From newsprint to delivery, the costs to create and deliver the quality content of the Chronicle Herald continue to rise. We have taken internal measures to mitigate having to pass along extra costs to our subscribers. However, we have determined a price increase is necessary at this time.
Wait… I thought getting rid of those high-cost reporters and bringing in low-paid scabs was going to solve the financial problems at the Herald? And isn’t it telling that Herald president Mark Lever doesn’t have the spine to personally tell his customers about the price increase but instead gets a functionary to do the ugly work?
Meanwhile, Heather Dennis, sister of Herald owner Sarah Dennis, weighs in on the labour dispute in an Examiner op-ed. She writes:
The failure of the company and the union to find a workable solution is emblematic of the changing of the guard at the paper. There’s a stark contrast between the humanistic value system of my father Graham Dennis, who guided the Chronicle Herald for almost 60 years as publisher, and the new management team led by Mark Lever, who took over five years ago.
I was up late last night and there’s a ton to do today, so I’ll cut the news portion of Morning File short today. Full newsy blatherings continue tomorrow.
Examiner transportation columnist Erica Butler takes a look at the exceedingly slow implementation of the proposed “transit priority measures.” She writes:
If our new councillors want to do something simple and immediate to make buses run faster in this city, they could ask city staff to accelerate the plan for TPMs. No debate necessary. Just take everything that’s already planned, and make it happen this year, instead of 2020 or 2021.
This article is behind the Examiner’s paywall and so available only to paid subscribers. Click here to purchase a subscription.
Stephen Archibald walks around the Hydrostone and nearby neighbourhoods that are the legacy of the Explosion. He writes:
As my ramble continued I realized that I was walking through housing projects that were shaped by other periods of upheaval and turmoil. Towards the harbour I entered the district of workers’ prefab houses that were thrown up quickly during World War II. Workers were needed to support the War effort and land in the North End was vacant or had not been reoccupied after the Explosion, so it could be quickly filled with these distinctive little homes.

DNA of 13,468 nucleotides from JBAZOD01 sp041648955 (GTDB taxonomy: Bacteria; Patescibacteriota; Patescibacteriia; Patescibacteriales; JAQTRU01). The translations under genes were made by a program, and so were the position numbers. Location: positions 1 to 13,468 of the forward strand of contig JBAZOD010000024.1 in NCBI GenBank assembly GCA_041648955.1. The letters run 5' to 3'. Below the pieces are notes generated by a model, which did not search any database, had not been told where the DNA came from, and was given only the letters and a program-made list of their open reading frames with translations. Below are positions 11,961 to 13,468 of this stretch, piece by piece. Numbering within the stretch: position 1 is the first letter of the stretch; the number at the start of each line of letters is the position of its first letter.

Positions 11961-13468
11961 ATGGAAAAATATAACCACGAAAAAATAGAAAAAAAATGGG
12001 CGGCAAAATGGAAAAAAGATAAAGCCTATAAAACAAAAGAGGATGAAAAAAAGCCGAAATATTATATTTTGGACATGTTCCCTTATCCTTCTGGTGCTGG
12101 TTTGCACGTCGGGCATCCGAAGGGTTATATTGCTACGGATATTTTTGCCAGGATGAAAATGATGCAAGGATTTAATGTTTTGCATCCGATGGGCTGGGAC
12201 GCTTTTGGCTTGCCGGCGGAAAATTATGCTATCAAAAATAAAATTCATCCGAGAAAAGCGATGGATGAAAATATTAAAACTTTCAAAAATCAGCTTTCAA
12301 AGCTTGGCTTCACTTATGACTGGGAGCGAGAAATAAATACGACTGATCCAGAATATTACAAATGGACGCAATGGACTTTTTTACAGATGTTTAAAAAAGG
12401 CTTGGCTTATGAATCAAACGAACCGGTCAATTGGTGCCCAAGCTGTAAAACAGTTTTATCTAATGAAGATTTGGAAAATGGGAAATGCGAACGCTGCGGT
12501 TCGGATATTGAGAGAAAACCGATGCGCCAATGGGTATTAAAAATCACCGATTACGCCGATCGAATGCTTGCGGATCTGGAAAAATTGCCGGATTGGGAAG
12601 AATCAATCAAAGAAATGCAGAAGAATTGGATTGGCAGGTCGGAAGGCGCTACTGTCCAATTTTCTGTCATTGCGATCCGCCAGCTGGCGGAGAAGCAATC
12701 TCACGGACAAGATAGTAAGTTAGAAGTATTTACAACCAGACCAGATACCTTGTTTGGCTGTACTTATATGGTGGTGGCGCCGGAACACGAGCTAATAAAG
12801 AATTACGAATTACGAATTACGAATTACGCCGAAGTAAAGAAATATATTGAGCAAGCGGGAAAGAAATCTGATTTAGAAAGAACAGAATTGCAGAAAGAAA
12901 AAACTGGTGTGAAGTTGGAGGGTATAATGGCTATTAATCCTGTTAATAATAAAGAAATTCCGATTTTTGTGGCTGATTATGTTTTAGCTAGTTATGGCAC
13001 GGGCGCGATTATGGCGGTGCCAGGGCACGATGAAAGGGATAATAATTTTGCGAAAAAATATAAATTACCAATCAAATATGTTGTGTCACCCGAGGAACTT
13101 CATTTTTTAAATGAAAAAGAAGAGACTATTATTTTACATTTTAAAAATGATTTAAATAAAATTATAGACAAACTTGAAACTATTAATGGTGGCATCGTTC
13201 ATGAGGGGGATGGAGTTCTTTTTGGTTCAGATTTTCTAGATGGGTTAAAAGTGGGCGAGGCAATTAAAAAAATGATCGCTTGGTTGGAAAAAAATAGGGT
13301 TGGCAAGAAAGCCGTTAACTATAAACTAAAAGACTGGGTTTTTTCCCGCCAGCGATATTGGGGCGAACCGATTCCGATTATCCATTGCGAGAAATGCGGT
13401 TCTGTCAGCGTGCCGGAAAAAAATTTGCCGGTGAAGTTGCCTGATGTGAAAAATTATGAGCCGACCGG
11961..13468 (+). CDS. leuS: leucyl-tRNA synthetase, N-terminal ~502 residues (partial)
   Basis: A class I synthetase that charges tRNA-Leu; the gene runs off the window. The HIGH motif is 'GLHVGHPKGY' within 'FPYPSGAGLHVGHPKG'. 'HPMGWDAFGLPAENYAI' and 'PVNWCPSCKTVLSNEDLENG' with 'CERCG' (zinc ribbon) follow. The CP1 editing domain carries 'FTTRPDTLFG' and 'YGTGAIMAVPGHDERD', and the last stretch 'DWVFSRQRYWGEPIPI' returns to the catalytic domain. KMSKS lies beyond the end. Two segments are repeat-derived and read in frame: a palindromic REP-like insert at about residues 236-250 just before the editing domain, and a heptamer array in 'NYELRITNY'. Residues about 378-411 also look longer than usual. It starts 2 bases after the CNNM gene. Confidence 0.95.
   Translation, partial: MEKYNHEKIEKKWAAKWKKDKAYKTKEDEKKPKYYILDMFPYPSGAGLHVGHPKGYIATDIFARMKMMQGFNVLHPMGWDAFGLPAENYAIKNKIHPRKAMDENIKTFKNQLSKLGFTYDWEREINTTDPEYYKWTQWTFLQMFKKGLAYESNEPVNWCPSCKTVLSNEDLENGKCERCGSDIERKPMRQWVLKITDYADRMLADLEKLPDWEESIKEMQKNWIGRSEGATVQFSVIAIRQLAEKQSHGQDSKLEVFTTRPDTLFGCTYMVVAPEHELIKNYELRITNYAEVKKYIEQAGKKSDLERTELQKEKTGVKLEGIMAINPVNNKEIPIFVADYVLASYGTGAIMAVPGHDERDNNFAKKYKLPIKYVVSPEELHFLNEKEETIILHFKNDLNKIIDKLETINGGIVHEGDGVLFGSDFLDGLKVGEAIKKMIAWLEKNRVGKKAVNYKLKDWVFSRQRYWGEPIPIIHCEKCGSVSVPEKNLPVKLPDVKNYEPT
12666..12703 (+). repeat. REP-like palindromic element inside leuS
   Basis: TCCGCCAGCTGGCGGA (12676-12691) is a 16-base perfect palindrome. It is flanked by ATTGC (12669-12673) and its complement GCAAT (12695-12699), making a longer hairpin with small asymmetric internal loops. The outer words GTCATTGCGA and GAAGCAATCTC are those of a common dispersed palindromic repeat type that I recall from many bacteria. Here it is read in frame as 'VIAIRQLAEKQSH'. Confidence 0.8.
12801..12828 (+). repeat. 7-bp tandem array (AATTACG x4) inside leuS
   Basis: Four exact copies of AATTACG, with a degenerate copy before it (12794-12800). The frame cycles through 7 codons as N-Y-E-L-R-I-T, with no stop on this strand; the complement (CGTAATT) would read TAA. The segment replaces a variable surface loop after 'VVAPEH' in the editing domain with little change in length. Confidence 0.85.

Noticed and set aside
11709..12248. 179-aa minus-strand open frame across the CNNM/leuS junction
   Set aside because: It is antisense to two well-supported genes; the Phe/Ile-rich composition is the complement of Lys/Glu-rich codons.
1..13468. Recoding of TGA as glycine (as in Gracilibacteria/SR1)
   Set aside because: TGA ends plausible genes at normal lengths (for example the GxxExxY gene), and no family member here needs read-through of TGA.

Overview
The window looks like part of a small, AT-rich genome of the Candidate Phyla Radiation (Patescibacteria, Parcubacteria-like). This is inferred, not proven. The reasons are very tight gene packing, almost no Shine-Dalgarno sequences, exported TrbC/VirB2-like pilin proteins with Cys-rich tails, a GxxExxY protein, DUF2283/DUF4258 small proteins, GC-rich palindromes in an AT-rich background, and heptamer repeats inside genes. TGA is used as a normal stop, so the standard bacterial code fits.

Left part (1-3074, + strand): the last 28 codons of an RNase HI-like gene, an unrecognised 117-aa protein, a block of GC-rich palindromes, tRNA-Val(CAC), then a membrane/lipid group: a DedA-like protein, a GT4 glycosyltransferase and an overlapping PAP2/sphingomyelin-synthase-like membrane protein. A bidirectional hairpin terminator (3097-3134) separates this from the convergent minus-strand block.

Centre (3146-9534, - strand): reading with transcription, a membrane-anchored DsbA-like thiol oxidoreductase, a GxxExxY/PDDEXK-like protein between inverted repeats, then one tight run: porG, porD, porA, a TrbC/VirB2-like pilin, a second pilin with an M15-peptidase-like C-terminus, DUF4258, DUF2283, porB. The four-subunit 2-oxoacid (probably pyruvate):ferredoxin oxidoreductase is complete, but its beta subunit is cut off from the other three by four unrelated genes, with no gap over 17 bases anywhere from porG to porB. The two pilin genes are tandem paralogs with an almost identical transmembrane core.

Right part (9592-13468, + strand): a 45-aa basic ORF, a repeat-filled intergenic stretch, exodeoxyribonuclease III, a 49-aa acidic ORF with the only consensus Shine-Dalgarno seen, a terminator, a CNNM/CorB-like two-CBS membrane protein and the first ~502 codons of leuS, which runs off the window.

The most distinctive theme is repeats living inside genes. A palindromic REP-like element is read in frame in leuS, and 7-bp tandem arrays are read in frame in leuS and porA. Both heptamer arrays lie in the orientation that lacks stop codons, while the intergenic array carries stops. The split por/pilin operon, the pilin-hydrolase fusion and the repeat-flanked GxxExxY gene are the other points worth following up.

Here is one of the prefabs with the huge power plant on the Dartmouth side feeling very close. It reminds us that the harbour was once rimmed with industries.
3. Cranky letter of the day
I’m writing this letter trembling with anger, moments after seeing a female passenger in a smallish silver four-door sedan stop outside my home and throw garbage in three ditches in Northside East Bay near the Gillis Lake Road intersection.
It’s absolutely astounding to me why she would expend the effort to stop on the shoulder three separate times within a quarter of a kilometer and get out, wait for vehicles to pass, and empty her car of KFC and McDonalds bags and food containers directly in front of residential homes.
Shame on you, whomever you are. It would’ve taken a lot less effort to take it home and properly dispose of it. This was a local Cape Bretoner, not a tourist or visitor to our area.
If any readers know someone like this who blatantly disrespects the planet and community they drive through daily, please make them uncomfortable. Speak up and say out loud, “Shame on you, you lazy bugger! Take your trash home and show some respect! Someone is always watching!”
Terry Murphy, Northside East Bay
Regional Watersheds Advisory Board (5pm, Alderney Public Library) — just an orientation meeting for the new members of the board.
Centre Plan (6pm, Mic Mac AAC, 192 Prince Albert Road, Dartmouth) — ponies, dogs. Supposedly, you can have input. Just remember that HRM By Design, which was similarly celebrated as a wonderful citizen-directed planning exercise, resulted in the horrible Borg that destroyed downtown. Here’s more.
Information Session: Volunteering for Boards and Committees (7pm, City Hall) — folks who want to contribute should show up.
Public Accounts (9am, Province House) — all about Sustainable Transportation Programs.
Innovation! (8am, Weatherwatch Room, 5th Floor, Dixon Building, VG) — Marianne Stanford, VP Research at Immunovaccine Inc., will speak on “Innovation Rounds: Adventures in Biotechnology: The Progression of DepoVax™ from Idea to the Clinic.” Bring your own pompom.
Bacteria (4pm, Theatre A, Sir Charles Tupper Medical Building) — Peter L. Davies will speak on “Bacterial Adhesins: Adhesion, Cohesion, and Early Events in Biofilm Formation.”
The Tempest (8pm, Dalhousie Art Gallery) — Julie Taymor, USA, 2010, 110 minutes. Taymor casts Helen Mirren as Prospera in this gender-bending twist on The Bard’s best-known late play.
Racism (7pm, McNally Theatre Auditorium) — Senator Murray Sinclair, former chair of the Truth & Reconciliation Commission of Canada, will speak on “Racism: Indigenous Perspectives.”
In the harbour
3:30am: ZIM San Francisco, container ship, sails from Pier 42 for Kingston, Jamaica
6am: ZIM Tarragona, container ship, arrives at Halterm from Valencia, Spain
7:15am: Nolhanava, ro-ro cargo, arrives at Pier 36 from Saint-Pierre
We’re recording Examineradio today, and then I’ll be on The Sheldon MacLeod Show, News 95.7, at 2pm, I think with Lezlie Lowe. I have no idea where I’ll find the energy or motivation.